Political Law

Philippine Association of Colleges and Universities vs Secretary of Education

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G.R. No. L-5279 – 95 Phil. 806 – Political Law – Constitutional Law – Declaration of State Policies – Civic Efficiency – Regulation of Private Schools

The Philippine Association of Colleges and Universities (PACU) assailed the constitutionality of Act No. 2706 as amended by Act No. 3075 and Commonwealth Act No. 180. These laws sought to regulate the ownership of private schools in the country. It is provided by these laws that a permit should first be secured from the Secretary of Education before a person may be granted the right to own and operate a private school. This also gives the Secretary of Education the discretion to ascertain standards that must be followed by private schools. It also provides that the Secretary of Education can and may ban certain textbooks from being used in schools.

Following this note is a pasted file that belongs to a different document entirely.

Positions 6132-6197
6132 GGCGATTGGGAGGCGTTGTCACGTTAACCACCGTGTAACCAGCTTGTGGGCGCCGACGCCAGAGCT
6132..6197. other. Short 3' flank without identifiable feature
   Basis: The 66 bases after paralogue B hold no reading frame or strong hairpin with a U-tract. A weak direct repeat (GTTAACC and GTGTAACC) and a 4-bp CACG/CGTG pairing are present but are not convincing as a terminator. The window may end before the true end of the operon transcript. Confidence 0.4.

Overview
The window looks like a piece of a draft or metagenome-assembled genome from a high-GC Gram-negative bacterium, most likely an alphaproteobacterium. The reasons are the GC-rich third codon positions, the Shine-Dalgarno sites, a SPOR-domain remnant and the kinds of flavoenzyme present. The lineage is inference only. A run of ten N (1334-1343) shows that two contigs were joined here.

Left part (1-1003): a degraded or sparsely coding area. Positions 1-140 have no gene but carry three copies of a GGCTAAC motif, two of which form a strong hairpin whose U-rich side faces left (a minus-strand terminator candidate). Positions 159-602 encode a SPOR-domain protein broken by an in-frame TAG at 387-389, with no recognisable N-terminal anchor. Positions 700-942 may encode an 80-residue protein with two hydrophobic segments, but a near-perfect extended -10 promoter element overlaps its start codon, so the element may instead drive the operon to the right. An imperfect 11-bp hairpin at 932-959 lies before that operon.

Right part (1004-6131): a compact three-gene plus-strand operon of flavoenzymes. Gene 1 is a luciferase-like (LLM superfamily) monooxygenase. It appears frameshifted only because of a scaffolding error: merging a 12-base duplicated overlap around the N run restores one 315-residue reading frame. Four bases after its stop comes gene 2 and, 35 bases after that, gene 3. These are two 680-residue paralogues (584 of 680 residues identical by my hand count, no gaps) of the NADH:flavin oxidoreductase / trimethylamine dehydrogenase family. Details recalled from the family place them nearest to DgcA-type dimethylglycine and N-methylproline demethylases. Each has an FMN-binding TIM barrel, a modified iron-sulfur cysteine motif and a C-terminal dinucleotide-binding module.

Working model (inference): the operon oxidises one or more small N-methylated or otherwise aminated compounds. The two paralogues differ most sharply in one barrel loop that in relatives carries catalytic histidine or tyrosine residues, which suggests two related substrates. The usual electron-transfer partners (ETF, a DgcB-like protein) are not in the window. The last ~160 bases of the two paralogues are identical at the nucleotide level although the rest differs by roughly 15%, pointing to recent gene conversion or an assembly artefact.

PACU contends that the right of a citizen to own and operate a school is guaranteed by the Constitution, and any law requiring previous governmental approval or permit before such person could exercise said right, amounts to censorship of previous restraint, a practice abhorrent to our system of law and government. PACU also avers that such power granted to the Secretary of Education is an undue delegation of legislative power; that there is undue delegation because the law did not specify the basis or the standard upon which the Secretary must exercise said discretion; that the power to ban books granted to the Secretary amounts to censorship.

ISSUE: Whether or not Act No. 2706 as amended is unconstitutional.

HELD: No. In the first place, there is no justiciable controversy presented. PACU did not show that it suffered any injury from the exercise of the Secretary of Education of such powers granted to him by the said law.

Second, the State has the power to regulate, in fact control, the ownership of schools. The Constitution provides for state control of all educational institutions even as it enumerates certain fundamental objectives of all education to wit, the development of moral character, personal discipline, civic conscience and vocational efficiency, and instruction in the duties of citizenship. The State control of private education was intended by the organic law.

Third, the State has the power to ban illegal textbooks or those that are offensive to Filipino morals. This is still part of the power of control and regulation by the State over all schools.

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